Remote Career Development: David Smith at Tenscope On How To Advance and Enhance Your Career When You Are Working Remotely
An Interview With David Liu
Reading up on your passions and interests will not only expand your knowledge base but also exercise your creativity.
Career development is the ongoing process of choosing, improving, developing, and advancing your career. This involves learning, making decisions, collaboration with others and knowing yourself well enough to be able to continually assess your strengths and weaknesses. This can be challenging enough when you work in an office, but what if you work remotely? How does remote work affect your career development? How do you nurture and advance your career when you are working from home and away from other colleagues? How can you help your employees do this? To address these questions, we started an interview series called “How To Advance and Enhance Your Career When You Are Working Remotely”. As a part of this interview series, I had the pleasure of interviewing David Smith.
David Smith is one of the founders of Tenscope — a future-of-work subscription design company. His background combines creativity, operations, and client relations. Based in London, he is focused on making great design stress-free and affordable so companies can grow and scale.
Thank you so much for doing this with us! Before we dig in, our readers would love to get to know you a bit better. What is your “backstory”?
David started his career as a consultant for companies like Ericsson, Mazda, and Nokia. Subsequently, he joined Visa, working in strategy and business development. Most recently he was involved with startups and fintech before devoting his time to Tenscope.
Can you share the most interesting story that happened to you since you started your career?
I have closed more than one business deal thanks to my name. David Smith is such a common name that people have emailed me by accident, thus opening a path to establish communication and build a relationship. That’s how I met one of my closest friends.
Can you share a story about the funniest mistake you made when you were first starting? Can you tell us what lesson you learned from that?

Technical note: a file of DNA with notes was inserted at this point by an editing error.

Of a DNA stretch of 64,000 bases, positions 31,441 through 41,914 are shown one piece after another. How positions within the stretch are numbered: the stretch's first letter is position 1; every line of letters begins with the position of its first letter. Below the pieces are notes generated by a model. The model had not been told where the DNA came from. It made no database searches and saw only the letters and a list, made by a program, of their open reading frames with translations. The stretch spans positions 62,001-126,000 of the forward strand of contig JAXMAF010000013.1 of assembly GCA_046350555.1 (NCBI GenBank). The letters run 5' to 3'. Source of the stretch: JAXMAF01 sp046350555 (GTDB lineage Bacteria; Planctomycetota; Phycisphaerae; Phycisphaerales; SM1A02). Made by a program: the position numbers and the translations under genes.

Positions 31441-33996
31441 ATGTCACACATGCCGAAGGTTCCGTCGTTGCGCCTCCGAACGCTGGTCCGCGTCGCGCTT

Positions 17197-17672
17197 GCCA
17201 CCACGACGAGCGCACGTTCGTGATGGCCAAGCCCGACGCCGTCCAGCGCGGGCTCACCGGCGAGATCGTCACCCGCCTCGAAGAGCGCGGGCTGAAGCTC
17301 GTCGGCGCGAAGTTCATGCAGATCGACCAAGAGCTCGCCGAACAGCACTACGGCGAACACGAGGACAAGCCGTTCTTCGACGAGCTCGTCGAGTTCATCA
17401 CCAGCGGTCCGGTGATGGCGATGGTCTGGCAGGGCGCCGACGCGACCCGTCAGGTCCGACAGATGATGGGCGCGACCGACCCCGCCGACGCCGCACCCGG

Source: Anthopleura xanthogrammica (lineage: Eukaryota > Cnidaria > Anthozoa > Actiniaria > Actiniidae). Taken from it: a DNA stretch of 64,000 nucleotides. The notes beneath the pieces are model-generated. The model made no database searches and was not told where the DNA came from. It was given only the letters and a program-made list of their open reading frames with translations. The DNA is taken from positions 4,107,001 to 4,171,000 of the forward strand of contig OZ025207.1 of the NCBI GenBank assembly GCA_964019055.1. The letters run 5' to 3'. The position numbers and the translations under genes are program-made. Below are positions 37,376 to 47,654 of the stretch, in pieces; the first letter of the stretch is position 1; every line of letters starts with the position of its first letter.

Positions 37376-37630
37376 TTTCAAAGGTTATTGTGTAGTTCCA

I was coordinating an event for the first company I ever worked for and when I was welcoming the catering and service staff to the location, I found myself getting somewhat annoyed as I saw a couple of waiters coming in late. Needless to mention, I gave them a lecture on the importance of punctuality and taking their job seriously. They didn’t bat an eye and by the time I was done with my speech they got to work. Half an hour later, my superior comes in asking about a couple of men who were supposed to meet him for an early drink… it turned out that the ‘waiters’ I had just scowled at were important partners of our company. Embarrassment aside, I learned a huge lesson on humility –and the importance of double-checking the identities of the people I address.
Can you please give us your favorite “Life Lesson Quote”? Can you share how that was relevant to you in your life?
Empathy and kindness win the game — and in the business world, it is not an exception. While most people believe that a good leader or entrepreneur must be tough and solely focused on the endgame, they underestimate the real and transcending power of a person who is always willing to listen, understand, and lend a helping hand before emitting any judgments.
Climbing up the corporate ladder is always challenging. Throughout my career, I’ve seen people working relentlessly — oftentimes even aggressively — for a promotion and I always found it interesting how those consistently harnessing the power of empathy and kindness got farther ahead than those letting their sheer ambition be their compass.
What advice would you give to other business leaders to help their employees thrive and avoid burnout?